That you may overflow with hope

Romans 15--13

The Scriptures remind believers that we are in what some say are “these last and evil days.” As 1st Thessalonians also speaks of “perilous times” or “times difficult to deal with” that shall come. Indeed, these dark and difficult days are here. As we confront the darkness and overwhelming despair, we must position ourselves to move in the opposite spirit or go in the opposite direction. To counter the toxic effects of the deadly element of despair, we must take a double dose of our antidote which is hope. The Verse of the Day for March 18, 2016 reiterates this message:

Romans 15:13 (Holman Christian Standard Bible)

Now may the God of hope fill you with all joy and peace as you believe in Him so that you may overflow with hope by the power of the Holy Spirit.

God, our Father, who is the God of hope, not only fills our lives with joy and peace, but He fills us to overflowing with hope, reminiscent of the words of the Psalmist who declares our cups overflow with goodness and mercy. Without question, we have been given us “a lively hope” which is rendered as “a living hope” in other translations, while the New Living Translation states that because of the resurrection of Jesus Christ, “Now we live with great expectation.” Indeed, “the expectation of a future good” is one definition of hope. As Christian believers we go to the Word of God where we discover what else God says about hope.

The Psalmist offers this marvelous reminder:

Psalm 71:5

For you are my hope; O Lord God, You are my trust from my youth and the source of my confidence.

Hope counteracts thoughts of despondency, when we recognize that hope is a joyful and confident expectation. Though we are confronted with challenges on every hand, even in the face of death itself, we still have hope:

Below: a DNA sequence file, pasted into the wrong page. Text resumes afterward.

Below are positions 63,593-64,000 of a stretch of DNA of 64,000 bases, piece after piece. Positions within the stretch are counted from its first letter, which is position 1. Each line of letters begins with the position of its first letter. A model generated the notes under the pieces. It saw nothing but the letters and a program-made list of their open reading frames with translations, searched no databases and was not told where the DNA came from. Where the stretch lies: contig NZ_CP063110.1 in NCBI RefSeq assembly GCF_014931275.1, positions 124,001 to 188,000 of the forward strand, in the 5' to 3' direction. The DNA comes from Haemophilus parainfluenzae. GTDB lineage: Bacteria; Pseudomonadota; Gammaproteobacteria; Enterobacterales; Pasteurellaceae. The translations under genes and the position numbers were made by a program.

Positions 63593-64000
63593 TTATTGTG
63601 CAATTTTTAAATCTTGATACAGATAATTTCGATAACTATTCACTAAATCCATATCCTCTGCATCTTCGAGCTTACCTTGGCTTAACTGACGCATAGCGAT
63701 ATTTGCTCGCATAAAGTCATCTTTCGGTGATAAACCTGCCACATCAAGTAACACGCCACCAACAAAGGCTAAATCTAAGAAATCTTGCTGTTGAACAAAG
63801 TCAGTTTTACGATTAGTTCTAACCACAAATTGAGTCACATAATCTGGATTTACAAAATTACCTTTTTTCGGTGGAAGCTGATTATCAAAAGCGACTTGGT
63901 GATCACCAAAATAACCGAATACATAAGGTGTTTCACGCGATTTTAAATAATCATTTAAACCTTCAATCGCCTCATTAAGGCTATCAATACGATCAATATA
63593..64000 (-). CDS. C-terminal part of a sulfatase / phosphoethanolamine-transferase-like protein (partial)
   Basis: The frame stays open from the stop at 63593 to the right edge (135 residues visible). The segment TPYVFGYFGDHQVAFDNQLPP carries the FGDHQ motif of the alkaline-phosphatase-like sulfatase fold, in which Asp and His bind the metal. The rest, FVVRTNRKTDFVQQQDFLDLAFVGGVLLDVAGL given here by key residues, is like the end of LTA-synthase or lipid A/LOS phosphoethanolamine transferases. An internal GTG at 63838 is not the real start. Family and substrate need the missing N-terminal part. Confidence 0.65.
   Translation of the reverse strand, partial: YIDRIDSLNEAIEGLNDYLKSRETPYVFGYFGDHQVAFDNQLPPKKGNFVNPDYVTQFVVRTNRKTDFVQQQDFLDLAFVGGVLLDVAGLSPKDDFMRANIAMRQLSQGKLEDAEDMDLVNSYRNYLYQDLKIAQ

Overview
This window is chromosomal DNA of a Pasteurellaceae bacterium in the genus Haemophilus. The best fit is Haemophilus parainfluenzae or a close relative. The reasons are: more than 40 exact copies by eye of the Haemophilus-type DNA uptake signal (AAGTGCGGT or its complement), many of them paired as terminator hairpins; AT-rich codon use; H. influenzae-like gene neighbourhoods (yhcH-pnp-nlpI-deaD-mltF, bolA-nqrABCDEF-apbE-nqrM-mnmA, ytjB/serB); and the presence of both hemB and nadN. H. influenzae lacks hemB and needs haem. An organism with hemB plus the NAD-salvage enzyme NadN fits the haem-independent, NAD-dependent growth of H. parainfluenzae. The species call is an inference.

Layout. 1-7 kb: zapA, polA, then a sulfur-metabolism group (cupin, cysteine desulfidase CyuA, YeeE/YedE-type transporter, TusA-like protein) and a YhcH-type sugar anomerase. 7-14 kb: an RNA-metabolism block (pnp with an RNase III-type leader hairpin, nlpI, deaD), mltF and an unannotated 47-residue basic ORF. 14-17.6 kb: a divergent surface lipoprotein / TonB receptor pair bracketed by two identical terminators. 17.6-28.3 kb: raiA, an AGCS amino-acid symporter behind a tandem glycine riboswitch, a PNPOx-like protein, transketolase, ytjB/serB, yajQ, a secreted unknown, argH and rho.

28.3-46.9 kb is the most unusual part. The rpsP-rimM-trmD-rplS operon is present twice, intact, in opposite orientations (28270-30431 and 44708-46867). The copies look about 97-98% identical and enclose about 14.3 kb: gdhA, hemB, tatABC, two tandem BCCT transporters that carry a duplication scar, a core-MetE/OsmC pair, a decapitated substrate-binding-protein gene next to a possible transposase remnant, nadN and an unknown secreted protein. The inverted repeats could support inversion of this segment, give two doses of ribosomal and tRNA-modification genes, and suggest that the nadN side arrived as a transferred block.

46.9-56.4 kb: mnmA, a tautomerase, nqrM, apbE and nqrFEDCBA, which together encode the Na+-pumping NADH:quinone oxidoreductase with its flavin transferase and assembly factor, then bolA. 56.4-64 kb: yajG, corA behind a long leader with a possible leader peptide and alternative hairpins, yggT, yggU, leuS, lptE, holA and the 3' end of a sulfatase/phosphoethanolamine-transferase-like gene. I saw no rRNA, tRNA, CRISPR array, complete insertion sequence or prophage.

2 Corinthians 1:9-10

Yes, we had the sentence of death in ourselves, that we should not trust in ourselves but in God who raises the dead, who delivered us from so great a death, and does deliver us; in whom we trust that He will still deliver us,

Jesus Christ is described as our “blessed hope,” and because of Jesus Christ’s victory over sin, sickness and even death itself, we have hope that lives eternally. In thinking about our eternal hope, I remember lines from one of Emily Dickinson’s poems that described hope in a particularly intriguing way, and the opening lines serve as the title and epigraph for this poem:

“Hope is the thing with feathers. . .”

“Hope is the thing with feathers that perches in the soul
And sings the tune without words, and never stops at all.”

We were given this hope when we were saved. (If we already have something, we don’t need to hope for it.

But if we look forward to something we don’t yet have, we must wait patiently and confidently.)

Romans 8:24-25 [New Living Translation]

As a rare exotic bird, arrayed in brilliant plumes,
Hope rises as a phoenix, a many-feathered thing:
As a lark ascending at sunrise sings on the wing
A melody that fades but then suddenly resumes,
So Hope conveys a message without a single word.
This glorious song of Hope will take us to the place where
Golden notes provide escape from any fowler’s snare:
The tune lingers to remind us that we, too, have heard
Heavenly harmonies in our innermost ear.
Perched in the depths of our soul, Hope has found a new home.
The songbird prepares our heart to receive what is to come.
While we wait in patience, God’s presence is ever near.
In these times of darkness and despair we will recall
And listen to hear Hope’s song that never stops at all.

In actuality the Verse of Day is part of the benediction that closes the Book of Romans. In a similar way, we close our blog entry with Cheri Keaggy offering a musical rendition of Romans 15:13 (Benediction Song):

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